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Bento fever has recently swept across the West, fueled not just by an interest in cute, decorative food, but by the desire for an economical, healthy approach to eating in these times of recession. A leading light in the popularization of bento has been Makiko Itoh, whose blog, Just Bento, boasts hundreds of thousands of subscribers, all of whom love her delicious recipes and practical bento-making tips.
Now, for the first time, Itoh's expertise has been packaged in book form. The Just Bento Cookbook contains twenty-five attractive bento menus and more than 150 recipes, all of which have been especially created for this book and are divided into two main sections, Japanese and Not-so-Japanese. The Japanese section includes classic bento menus such as Salted Salmon Bento and Chicken Karaage Bento, while the Not-so-Japanese section shows how Western food can be adapted to the bento concept, with delicious menus such as Summer Vegetable Gratin Bento and Everyone-Loves-a-Pie Bento.
In addition to the recipes, Itoh includes sections on bento-making equipment, bento staples to make and stock, basic cooking techniques, and a glossary. A planning-chart section is included, showing readers how they might organize their weekly bento making.
In a market full of bento books that emphasize the cute and the decorative, this book stands out for its emphasis on the health and economic benefits of the bento, and for the very practical guidelines on how to ensure that a daily bento lunch is something that can easily be incorporated into anyone's lifestyle. This is the perfect book for the bento beginner, but will also provide a wealth of new bento recipe ideas and tips for bento aficionados.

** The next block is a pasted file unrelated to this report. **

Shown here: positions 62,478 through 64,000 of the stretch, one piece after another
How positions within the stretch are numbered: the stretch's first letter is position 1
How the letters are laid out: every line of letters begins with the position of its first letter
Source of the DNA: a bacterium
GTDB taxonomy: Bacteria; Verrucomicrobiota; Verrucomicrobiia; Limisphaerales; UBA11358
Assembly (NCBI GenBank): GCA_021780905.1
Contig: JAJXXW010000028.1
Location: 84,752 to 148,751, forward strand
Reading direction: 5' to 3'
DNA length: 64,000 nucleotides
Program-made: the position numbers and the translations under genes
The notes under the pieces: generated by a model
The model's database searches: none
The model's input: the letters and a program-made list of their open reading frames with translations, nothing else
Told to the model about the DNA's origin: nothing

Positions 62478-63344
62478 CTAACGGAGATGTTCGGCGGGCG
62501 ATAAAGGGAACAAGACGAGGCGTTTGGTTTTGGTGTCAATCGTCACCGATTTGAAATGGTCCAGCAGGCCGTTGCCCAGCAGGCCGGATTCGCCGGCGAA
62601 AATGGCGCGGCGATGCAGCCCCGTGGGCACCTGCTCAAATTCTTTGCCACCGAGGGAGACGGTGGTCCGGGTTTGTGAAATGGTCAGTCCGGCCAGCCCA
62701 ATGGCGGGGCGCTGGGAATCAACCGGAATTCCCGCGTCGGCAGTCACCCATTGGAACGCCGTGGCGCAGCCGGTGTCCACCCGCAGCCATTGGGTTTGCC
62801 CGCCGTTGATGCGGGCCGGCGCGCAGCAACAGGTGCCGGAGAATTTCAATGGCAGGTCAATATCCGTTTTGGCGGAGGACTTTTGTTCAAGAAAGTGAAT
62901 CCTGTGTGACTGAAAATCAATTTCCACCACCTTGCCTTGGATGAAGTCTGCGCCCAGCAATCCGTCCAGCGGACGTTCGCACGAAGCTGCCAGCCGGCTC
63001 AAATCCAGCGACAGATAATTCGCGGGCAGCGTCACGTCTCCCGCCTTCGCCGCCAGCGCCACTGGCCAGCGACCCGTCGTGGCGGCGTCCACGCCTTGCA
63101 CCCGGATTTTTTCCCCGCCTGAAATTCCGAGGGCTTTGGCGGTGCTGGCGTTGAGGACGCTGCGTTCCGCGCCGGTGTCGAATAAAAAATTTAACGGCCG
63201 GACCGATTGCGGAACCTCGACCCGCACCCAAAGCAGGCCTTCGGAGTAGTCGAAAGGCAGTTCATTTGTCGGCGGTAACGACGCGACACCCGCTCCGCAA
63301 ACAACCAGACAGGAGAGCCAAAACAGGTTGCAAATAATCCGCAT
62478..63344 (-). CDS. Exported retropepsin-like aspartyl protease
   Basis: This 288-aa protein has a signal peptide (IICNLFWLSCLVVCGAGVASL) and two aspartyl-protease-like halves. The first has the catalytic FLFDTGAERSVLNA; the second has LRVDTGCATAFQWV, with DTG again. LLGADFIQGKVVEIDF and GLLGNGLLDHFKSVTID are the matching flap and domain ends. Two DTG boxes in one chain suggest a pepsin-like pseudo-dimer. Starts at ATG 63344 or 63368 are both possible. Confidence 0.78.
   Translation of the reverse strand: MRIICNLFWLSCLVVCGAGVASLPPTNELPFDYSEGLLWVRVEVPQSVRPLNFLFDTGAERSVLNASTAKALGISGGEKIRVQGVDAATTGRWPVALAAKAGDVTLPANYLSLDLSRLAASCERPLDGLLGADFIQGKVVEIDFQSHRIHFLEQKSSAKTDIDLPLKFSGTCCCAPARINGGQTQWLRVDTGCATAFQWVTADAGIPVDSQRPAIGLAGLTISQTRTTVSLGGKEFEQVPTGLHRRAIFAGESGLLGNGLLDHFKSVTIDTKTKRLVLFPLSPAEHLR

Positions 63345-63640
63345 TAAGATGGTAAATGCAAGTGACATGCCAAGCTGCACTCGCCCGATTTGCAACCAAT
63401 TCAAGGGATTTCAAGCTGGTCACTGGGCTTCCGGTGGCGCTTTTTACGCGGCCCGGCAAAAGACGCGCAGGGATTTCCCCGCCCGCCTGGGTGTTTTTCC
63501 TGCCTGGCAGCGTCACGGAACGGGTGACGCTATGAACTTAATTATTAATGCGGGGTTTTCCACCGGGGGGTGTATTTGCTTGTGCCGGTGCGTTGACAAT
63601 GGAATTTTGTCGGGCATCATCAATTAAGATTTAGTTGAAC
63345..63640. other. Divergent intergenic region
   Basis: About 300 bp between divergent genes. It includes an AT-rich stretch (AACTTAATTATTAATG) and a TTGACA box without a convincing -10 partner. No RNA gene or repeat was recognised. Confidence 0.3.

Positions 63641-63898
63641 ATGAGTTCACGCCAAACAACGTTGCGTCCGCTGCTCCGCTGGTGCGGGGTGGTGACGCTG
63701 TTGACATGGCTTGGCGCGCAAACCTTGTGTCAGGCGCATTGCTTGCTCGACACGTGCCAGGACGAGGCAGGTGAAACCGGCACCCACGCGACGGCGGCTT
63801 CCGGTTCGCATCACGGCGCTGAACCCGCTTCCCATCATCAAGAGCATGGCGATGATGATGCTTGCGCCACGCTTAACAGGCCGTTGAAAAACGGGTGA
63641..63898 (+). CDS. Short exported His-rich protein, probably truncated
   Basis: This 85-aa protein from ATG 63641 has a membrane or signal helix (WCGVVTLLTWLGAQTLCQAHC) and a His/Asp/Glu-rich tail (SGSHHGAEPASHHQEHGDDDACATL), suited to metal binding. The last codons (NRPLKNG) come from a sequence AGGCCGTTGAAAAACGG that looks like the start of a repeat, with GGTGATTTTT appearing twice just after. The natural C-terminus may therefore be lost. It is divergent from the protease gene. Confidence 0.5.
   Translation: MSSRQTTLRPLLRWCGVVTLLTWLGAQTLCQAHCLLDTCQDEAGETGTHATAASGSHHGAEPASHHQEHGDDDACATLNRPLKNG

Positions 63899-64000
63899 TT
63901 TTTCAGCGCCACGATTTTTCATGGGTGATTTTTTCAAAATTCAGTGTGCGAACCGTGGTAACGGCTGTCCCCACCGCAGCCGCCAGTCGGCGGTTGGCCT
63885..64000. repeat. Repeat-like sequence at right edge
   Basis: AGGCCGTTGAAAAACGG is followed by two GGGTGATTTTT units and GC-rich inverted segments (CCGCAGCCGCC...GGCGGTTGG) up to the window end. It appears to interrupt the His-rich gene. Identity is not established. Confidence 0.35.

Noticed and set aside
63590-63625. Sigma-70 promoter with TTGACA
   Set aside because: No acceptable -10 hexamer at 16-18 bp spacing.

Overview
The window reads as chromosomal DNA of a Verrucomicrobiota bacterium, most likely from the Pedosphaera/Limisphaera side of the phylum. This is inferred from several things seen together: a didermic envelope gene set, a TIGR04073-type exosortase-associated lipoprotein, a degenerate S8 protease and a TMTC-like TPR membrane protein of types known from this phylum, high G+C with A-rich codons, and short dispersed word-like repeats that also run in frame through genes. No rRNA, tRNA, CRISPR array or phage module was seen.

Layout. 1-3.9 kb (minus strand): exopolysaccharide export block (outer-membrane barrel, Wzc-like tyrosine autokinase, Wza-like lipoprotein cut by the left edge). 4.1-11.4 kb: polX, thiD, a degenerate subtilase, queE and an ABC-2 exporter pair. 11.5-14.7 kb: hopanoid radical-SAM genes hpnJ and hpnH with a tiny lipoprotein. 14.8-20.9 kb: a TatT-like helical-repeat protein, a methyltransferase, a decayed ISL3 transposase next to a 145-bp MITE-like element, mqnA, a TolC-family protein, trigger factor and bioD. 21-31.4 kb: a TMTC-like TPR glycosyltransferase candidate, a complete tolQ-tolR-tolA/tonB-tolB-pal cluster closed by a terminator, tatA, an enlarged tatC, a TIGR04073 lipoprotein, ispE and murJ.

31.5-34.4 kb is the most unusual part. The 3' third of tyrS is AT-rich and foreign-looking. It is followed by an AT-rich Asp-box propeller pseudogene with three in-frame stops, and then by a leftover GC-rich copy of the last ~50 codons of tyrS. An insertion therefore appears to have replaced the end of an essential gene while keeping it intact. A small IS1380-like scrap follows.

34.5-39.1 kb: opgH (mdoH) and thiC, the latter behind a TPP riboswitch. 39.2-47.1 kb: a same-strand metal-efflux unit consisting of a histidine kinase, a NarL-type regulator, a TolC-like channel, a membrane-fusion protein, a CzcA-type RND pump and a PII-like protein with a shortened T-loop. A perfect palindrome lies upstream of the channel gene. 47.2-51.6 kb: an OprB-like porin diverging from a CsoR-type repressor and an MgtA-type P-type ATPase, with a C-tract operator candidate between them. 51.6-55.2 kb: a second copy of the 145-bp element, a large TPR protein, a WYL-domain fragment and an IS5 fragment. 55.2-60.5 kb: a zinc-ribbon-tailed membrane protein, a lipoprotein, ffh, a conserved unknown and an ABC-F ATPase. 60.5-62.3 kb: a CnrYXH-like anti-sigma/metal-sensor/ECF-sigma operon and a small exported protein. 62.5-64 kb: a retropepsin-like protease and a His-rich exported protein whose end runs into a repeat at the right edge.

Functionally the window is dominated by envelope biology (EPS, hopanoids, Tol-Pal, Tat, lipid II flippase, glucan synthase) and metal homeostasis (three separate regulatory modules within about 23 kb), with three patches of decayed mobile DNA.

Makes 1 serving.
Make ready three bento boxes: a large one to hold the lettuce and greens; a medium one for the potato, eggs, and tomatoes; and a small one for the tuna, olives, and dressing that fits inside the large one if possible. Wash, peel, and cut up the potato into ½ inch (1cm) cubes. Put the potato pieces in a small pan and add enough cold salted water to cover. Boil until tender, about 10 minutes. Drain well. Coat lightly with 1 teaspoon of the olive oil. Carefully pierce the rounded end of each quail egg with a thin needle before boiling; this will make them easier to peel. Quail eggs only need to be boiled for 4 minutes to achieve the hard-boiled state. Peel the eggs. Make a simple vinaigrette by combining the rest of the olive oil, the vinegar, mustard, salt, and pepper in the small bento box. Mix well.
To Assemble This Bento
Put the potato and eggs in the medium bento box. Decorate with the cherry tomatoes. Put the well-drained tuna, the capers, and the olives in the small bento box with the vinaigrette. Fill the largest bento box with the salad greens and lettuce. Nestle the small bento box in the greens, and put on the lid. You may want to pack everything together with an ice pack in hot weather. When ready to eat, simply put all the salad components into the large bento box: the potato and eggs first, and the tuna mixture on top. Mix well and enjoy!
Prepare the potato, eggs, and tuna the night before and store in the refrigerator. Wash and dry the salad greens beforehand also. Pack the greens into the bento box in the morning for optimum freshness. If you eat a lot of salads, you could make vinaigrette in quantity and stock it in the refrigerator. I like to use a screw-top jar for this, and give it a good shake before using.From Just Bento: Chicken and Three-Color Pepper Stir-fry Bento
Makes 1 serving.